Coeur d’Alene Tribe hosts incoming legislators, offers tour

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PLUMMER, Idaho – Idaho’s newly elected legislators were given a brief tour of the Coeur d’Alene Reservation just a week after the Nov. 7 midterm elections. It was an opportunity for the tribe to introduce them to tribal activities and businesses, and to acquaint many of them with changes made in recent years and plans for the future. Upwards of 40 legislators were in attendance from throughout the state, and for many it was their first introduction to the reservation.

Tribal Chairman Chief Allan greeted them at Berg Integrated Systems, one of the businesses the tribe purchased in the past year. Allan explained this purchase is an example of plans to diversify the tribe’s economic base. The company arrived with 15 employees, is interviewing for five more positions immediately, and expects to have 50 employed within a year, with 300 – 400 total employees anticipated in time. “They will be good jobs, good-paying jobs,” he emphasized. Allan also stressed the fact he doesn’t look at things from a racial perspective and that many employees on the reservation are non-Native people.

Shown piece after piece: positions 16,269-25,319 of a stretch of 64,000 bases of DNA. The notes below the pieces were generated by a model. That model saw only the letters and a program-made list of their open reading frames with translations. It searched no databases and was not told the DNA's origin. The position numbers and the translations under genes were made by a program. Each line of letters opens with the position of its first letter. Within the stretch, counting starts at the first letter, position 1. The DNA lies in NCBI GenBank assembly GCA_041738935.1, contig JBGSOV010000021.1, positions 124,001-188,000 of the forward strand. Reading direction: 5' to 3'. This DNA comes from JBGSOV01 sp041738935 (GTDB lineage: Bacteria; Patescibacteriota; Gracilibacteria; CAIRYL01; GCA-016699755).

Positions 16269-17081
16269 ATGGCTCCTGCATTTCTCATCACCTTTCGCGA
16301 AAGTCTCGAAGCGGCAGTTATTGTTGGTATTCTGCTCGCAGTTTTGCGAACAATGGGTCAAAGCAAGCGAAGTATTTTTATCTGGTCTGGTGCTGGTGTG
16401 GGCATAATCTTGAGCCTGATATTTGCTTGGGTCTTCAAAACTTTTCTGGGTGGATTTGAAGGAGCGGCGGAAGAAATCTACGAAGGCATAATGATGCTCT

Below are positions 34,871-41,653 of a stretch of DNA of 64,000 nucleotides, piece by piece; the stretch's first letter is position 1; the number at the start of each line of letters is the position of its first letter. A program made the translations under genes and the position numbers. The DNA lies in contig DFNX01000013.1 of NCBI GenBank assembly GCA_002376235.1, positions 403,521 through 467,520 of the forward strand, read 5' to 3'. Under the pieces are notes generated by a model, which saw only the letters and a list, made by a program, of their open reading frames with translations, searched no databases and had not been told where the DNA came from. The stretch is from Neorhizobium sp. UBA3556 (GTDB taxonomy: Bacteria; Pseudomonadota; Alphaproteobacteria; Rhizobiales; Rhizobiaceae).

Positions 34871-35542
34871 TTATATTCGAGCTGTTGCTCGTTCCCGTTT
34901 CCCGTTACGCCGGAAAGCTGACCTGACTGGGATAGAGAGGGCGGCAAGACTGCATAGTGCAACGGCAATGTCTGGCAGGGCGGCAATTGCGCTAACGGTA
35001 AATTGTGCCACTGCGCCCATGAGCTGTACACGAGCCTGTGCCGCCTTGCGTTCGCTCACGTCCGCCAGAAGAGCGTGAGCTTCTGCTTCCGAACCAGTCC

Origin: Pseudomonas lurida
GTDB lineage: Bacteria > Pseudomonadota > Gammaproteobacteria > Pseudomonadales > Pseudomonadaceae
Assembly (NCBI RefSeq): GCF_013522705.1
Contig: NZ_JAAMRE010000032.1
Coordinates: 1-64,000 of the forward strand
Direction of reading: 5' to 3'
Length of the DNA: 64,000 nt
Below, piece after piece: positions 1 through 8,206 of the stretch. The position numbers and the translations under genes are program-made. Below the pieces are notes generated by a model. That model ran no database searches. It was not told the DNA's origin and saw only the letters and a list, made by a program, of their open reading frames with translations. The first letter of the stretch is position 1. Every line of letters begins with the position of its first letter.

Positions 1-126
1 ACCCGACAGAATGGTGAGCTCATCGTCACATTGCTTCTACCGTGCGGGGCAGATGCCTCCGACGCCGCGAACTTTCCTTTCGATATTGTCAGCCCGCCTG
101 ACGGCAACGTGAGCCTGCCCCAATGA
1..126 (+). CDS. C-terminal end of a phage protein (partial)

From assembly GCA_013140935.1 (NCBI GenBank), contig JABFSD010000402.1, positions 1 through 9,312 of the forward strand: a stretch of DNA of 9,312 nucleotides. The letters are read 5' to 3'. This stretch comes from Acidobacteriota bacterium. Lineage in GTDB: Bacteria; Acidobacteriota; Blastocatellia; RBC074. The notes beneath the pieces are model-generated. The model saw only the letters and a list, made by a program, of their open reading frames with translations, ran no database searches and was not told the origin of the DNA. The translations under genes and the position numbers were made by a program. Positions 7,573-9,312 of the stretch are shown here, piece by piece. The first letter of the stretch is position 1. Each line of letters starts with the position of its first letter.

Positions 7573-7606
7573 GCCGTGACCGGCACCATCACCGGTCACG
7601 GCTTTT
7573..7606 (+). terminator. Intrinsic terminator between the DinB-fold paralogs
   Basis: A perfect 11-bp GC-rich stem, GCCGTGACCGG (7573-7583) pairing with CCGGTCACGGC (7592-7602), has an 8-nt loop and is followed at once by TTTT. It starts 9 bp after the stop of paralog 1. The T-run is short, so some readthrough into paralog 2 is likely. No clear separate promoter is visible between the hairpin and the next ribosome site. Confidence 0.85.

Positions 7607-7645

The group moved on to the Wellness Center for an elaborate luncheon and for further opportunities to provide information on a variety of activities on the reservation. Displays were arranged throughout the room, highlighting numerous tribal functions ranging from environmental concerns and actions being taken to medical facilities, enforcement functions and others.

Tribal Council Member Valerie Fast Horse, director of the Technology Center, spoke to the assembled legislators about technology on the reservation. “We keep raising the bar. We’re really diversifying. We now have a broadband system on the reservation that covers the entire reservation. If we hadn’t done it, it wouldn’t have been done and it’s one of the best with high-end technology.” She was the first of a staff which now numbers 17.

Council members Leta Campbell and Norma Peone spoke about different phases of the Wellness Center, which has six doctors and two dentists plus a large staff. Campbell pointed out that 15 years ago, only 25 people were employed in the center and now the staff numbers 120. Peone explained how diabetes is a major concern among Indian people and that the center had been selected for one of five grants in the nation to work on
diabetes prevention.

Vice Chairman Francis SiJohn ended the visit by thanking the legislators for coming and reiterating the tribe’s goals of building a strong and diversified economy.